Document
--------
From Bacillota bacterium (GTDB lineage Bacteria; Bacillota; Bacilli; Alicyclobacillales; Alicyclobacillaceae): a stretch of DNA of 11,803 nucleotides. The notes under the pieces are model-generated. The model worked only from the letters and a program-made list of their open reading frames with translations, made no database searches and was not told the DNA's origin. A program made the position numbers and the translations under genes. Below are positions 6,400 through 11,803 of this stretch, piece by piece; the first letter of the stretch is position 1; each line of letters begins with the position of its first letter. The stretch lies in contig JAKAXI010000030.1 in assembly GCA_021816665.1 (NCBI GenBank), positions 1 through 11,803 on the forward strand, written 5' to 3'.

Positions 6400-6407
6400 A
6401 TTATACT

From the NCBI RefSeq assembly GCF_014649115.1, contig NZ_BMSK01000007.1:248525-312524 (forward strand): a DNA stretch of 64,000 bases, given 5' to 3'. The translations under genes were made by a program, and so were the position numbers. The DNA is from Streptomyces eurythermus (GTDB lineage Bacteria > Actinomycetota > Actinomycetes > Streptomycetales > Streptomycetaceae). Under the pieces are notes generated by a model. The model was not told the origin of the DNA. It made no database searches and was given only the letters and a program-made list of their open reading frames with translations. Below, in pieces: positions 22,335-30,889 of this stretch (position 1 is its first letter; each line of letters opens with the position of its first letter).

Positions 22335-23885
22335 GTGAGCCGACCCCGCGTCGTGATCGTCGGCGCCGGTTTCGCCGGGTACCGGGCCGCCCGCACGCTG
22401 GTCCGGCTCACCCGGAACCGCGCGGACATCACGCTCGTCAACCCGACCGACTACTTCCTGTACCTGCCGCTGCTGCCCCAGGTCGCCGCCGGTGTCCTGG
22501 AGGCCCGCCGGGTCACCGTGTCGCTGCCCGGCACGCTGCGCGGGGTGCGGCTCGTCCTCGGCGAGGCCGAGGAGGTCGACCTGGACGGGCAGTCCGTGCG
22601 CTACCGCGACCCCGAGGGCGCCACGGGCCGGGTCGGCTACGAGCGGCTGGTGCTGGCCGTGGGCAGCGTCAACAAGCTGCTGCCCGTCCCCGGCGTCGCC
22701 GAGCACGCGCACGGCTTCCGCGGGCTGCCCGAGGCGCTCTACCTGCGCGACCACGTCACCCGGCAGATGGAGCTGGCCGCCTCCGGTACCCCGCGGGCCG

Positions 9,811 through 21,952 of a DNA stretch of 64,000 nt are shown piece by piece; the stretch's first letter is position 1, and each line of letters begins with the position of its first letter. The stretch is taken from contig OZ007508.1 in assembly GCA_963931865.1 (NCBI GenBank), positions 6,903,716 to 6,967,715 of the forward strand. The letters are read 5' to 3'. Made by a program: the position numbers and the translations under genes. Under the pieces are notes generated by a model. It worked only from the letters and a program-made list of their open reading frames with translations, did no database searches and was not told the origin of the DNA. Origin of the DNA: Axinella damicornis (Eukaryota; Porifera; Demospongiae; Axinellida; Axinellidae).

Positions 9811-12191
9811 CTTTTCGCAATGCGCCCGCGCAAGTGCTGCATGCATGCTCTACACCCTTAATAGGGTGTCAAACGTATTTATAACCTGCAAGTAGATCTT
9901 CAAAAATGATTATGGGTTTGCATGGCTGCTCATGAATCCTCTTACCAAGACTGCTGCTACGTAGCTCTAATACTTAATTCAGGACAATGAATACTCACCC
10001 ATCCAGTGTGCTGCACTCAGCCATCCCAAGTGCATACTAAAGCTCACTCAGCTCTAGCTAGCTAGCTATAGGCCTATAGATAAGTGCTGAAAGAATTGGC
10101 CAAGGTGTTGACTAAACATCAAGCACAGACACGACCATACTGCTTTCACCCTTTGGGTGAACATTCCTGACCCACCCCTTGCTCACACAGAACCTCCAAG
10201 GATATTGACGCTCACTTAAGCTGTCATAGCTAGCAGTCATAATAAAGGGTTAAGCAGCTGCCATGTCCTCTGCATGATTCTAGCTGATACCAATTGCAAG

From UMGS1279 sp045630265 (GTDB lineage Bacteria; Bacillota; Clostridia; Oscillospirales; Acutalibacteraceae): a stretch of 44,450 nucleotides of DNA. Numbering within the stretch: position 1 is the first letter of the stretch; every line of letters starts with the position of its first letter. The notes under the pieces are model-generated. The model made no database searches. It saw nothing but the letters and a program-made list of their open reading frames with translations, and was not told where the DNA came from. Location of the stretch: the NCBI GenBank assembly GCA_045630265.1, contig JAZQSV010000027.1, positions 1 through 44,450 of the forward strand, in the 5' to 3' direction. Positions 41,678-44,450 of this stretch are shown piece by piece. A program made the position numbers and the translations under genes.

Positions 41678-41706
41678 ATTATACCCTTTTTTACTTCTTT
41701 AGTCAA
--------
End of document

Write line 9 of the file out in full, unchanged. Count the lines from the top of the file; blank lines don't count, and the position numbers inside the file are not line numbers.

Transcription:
22501 AGGCCCGCCGGGTCACCGTGTCGCTGCCCGGCACGCTGCGCGGGGTGCGGCTCGTCCTCGGCGAGGCCGAGGAGGTCGACCTGGACGGGCAGTCCGTGCG